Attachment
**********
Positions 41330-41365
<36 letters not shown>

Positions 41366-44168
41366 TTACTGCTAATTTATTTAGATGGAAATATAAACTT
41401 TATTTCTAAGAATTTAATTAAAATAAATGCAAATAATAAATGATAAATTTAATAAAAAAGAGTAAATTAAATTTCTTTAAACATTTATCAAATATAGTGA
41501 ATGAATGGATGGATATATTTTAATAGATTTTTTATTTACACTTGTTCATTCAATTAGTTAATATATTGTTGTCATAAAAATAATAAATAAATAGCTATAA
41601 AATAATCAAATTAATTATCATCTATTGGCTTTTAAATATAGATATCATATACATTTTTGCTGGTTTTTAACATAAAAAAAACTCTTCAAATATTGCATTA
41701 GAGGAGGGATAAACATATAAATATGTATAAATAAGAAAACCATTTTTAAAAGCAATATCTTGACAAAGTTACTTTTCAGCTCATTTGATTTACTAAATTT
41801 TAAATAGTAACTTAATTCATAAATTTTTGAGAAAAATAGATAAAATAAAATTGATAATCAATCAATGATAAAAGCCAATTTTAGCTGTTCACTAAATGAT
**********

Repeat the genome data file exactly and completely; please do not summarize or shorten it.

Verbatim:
Positions 41330-41365
<36 letters not shown>

Positions 41366-44168
41366 TTACTGCTAATTTATTTAGATGGAAATATAAACTT
41401 TATTTCTAAGAATTTAATTAAAATAAATGCAAATAATAAATGATAAATTTAATAAAAAAGAGTAAATTAAATTTCTTTAAACATTTATCAAATATAGTGA
41501 ATGAATGGATGGATATATTTTAATAGATTTTTTATTTACACTTGTTCATTCAATTAGTTAATATATTGTTGTCATAAAAATAATAAATAAATAGCTATAA
41601 AATAATCAAATTAATTATCATCTATTGGCTTTTAAATATAGATATCATATACATTTTTGCTGGTTTTTAACATAAAAAAAACTCTTCAAATATTGCATTA
41701 GAGGAGGGATAAACATATAAATATGTATAAATAAGAAAACCATTTTTAAAAGCAATATCTTGACAAAGTTACTTTTCAGCTCATTTGATTTACTAAATTT
41801 TAAATAGTAACTTAATTCATAAATTTTTGAGAAAAATAGATAAAATAAAATTGATAATCAATCAATGATAAAAGCCAATTTTAGCTGTTCACTAAATGAT